Counselors urge open dialogue following Parkland shooting


DECATUR, Ill. (WAND) — “It’s wearing on the children. It’s wearing on the parents. Everyone is scared.”

That’s a sentiment that’s all too common these days.

Dr. Diane Pleasant is a family counselor in Decatur. She got into this profession to help troubled kids and adults find their way back onto the right path.

But she’s worried this tragedy could inspire others and said parents need to have more conversations with their children about gun violence and mental health.

“This is a great discussion to bring up because we could be looking at and faced with as a society [more school shooters],” Pleasant said.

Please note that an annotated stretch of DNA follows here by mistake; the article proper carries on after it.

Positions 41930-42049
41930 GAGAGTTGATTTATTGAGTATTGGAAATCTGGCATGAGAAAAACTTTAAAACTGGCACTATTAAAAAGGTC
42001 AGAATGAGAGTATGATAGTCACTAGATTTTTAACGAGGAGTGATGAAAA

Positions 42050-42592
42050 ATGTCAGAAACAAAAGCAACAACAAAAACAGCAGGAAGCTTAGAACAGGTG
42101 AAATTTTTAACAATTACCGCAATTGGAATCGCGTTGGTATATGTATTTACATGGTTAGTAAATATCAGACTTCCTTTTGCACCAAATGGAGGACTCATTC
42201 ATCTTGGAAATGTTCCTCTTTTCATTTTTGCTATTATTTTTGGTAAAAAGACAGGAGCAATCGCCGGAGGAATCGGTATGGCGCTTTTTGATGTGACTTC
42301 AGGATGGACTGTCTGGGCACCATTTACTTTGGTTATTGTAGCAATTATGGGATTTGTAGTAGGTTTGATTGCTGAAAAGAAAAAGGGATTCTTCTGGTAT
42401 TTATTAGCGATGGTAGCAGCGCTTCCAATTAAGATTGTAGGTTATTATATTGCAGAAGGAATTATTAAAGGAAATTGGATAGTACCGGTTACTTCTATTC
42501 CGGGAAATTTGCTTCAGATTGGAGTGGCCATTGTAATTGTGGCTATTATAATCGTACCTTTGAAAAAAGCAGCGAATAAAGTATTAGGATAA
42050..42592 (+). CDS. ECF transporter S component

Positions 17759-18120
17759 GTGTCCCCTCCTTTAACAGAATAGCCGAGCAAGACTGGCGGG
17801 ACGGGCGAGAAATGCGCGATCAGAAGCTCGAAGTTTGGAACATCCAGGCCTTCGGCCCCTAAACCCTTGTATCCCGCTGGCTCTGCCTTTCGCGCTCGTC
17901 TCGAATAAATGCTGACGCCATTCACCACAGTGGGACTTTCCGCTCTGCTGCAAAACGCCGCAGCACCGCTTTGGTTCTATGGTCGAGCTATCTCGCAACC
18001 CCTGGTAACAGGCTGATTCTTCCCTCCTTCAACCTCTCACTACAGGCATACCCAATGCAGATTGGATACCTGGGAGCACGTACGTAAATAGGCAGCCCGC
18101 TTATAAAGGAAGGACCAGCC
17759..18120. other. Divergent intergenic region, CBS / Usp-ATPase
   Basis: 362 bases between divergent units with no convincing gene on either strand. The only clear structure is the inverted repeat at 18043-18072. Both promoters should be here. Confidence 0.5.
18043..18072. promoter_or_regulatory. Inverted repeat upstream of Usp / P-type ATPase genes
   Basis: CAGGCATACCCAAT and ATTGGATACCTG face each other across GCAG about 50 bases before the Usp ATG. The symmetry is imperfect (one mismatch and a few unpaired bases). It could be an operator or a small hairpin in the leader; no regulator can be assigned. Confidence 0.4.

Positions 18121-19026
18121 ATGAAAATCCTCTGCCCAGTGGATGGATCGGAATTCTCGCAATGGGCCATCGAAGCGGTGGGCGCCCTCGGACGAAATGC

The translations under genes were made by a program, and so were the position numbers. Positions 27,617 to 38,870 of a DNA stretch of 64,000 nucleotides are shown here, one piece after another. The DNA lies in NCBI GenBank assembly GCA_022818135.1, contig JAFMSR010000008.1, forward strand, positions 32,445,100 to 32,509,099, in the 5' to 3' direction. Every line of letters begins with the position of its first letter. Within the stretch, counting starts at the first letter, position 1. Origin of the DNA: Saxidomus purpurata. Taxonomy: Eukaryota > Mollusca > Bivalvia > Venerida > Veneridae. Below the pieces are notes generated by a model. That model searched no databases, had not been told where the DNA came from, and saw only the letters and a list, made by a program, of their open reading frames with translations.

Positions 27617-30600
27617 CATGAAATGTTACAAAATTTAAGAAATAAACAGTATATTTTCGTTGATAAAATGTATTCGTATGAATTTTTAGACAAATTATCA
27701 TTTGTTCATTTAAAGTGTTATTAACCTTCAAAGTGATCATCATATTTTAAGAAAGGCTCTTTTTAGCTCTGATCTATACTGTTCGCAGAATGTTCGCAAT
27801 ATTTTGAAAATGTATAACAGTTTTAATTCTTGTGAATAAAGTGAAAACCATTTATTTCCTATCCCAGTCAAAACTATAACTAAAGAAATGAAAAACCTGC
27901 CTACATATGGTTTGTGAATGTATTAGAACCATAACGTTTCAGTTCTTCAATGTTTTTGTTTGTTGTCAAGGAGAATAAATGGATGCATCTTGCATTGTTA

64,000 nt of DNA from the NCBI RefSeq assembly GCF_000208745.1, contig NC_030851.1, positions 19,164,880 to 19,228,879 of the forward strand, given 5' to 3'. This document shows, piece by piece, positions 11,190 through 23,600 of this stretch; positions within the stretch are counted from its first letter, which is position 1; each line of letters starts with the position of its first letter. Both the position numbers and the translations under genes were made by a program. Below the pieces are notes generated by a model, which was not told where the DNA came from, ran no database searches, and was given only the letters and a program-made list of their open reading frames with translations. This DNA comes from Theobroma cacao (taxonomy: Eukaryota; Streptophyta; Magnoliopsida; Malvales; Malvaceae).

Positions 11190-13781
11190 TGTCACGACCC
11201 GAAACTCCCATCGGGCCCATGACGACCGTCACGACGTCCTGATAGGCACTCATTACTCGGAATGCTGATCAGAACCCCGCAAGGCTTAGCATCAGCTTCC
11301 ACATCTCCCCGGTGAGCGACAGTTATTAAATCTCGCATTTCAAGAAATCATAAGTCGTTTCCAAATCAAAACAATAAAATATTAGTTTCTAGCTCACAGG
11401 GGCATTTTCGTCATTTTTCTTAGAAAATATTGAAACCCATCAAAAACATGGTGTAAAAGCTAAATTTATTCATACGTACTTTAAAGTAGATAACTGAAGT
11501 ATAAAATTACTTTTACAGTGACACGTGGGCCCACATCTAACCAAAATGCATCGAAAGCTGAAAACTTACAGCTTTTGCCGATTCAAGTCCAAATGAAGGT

But she said it’s even more important to stay engaged with these issues and prevent apathy from setting in.

“Immediately following situations like this, all of us want to be called to immediate action,” she said. “Give us two more weeks and we are numb and we’re onto another crisis situation.”

 Beyond conversations and increased vigilance, Pleasant said the biggest key to stopping these shootings is collaboration.

“This is a huge collaborative problem,” Pleasant said. “It’s going to take everyone’s thoughts and input in order for us to affect positive change. Everyone needs to feel safe when they’re in that school environment.”

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